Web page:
Routing is an important feature that allows navigating to pages with varying content based on the URL. This is especially important for Single Page Applications (SPA). AngularJS came with built-in routing, however, Angular simplified the code required to maintain complex routing and introduced features such as Router Lifecycle Events and support for ParamMap.
Testing and writing unit tests are generally difficult in Angular, irrespective of the version. The reason for this is that unit tests require a DOM to be executed in. The solution to this to opt for third party testing tools like [Protractor](https://www.protractortest.org/#/?ref=nofollow
), which is an end-to-end testing tool. However, the resulting tests become more like UI tests or integration tests, and these are slower to execute and harder to maintain.
In contrast, Angular has a separate rendering layer, and components are independent. These improvements result in unit tests being executed much faster and having better maintainability.
Unidirectional data flow and hierarchical dependency injection have uplifted the performance of Angular. In contrast, AngularJS uses two-way binding, which is popular among web developers for creating smaller applications. But as applications increase in size and complexity, two-way binding can cause infinite checking, which greatly affects the application’s performance.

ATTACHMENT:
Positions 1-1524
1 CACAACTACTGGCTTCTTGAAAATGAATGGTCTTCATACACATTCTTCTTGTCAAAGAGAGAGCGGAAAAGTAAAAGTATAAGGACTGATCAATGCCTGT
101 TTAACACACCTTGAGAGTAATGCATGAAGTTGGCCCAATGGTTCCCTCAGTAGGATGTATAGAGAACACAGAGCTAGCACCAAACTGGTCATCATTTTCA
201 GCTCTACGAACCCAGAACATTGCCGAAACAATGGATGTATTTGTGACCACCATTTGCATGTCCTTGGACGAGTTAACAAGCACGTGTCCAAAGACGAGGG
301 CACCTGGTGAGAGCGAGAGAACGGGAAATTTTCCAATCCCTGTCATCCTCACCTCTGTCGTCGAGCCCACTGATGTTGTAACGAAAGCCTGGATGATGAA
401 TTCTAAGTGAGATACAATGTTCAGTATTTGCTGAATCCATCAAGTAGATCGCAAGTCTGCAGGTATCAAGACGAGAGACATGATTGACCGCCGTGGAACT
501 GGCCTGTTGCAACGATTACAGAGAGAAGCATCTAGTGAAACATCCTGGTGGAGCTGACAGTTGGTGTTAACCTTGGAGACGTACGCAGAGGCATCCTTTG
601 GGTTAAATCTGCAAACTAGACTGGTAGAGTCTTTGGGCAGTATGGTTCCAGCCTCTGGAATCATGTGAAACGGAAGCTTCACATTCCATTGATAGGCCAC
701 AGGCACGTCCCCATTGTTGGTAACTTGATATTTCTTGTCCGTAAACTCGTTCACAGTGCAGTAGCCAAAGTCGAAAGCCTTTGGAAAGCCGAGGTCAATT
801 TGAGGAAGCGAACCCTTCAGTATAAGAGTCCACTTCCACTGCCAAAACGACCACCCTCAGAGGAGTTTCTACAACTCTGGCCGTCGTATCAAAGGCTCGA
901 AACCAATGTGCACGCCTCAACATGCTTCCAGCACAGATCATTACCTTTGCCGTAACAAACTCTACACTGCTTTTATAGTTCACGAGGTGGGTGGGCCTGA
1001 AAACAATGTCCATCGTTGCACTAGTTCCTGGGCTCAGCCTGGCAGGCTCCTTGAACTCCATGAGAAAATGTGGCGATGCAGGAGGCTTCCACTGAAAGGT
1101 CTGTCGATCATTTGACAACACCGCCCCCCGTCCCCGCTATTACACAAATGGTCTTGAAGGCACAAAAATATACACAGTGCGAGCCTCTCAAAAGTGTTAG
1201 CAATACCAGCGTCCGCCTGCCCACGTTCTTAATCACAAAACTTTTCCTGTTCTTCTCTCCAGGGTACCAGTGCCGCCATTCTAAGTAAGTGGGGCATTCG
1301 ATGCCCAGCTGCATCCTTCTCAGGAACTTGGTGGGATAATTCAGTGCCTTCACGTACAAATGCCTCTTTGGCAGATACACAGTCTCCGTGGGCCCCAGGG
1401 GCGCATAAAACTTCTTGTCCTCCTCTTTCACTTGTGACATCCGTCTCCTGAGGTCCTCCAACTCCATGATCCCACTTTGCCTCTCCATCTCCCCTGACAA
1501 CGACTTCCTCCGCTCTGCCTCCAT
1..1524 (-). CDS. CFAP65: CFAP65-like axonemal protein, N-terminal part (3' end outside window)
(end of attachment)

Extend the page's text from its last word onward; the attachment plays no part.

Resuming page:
AngularJS was already quite innovative with its approach for dependency injection when building modular applications. However, there were some issues that could not be fixed without a complete code restructuring.
One such case which becomes problematic when building relatively complex applications is that AngularJS has a global pool of objects per application. This means that developers are not able to load multiple instances of components like services. If they do, the subsequent instances would override the initial one.
The situation is similar for modules with the same name. AngularJS would silently override them. Both of these concepts become useful in a handful of cases, like replacing modules with mock modules for testing but result in many other restrictions.
Angular JS also provides many ways of injecting dependencies like in link function by position, in the directive definition by name, and in the controller function by name. While these methods provide more flexibility, they also result in a steeper learning curve.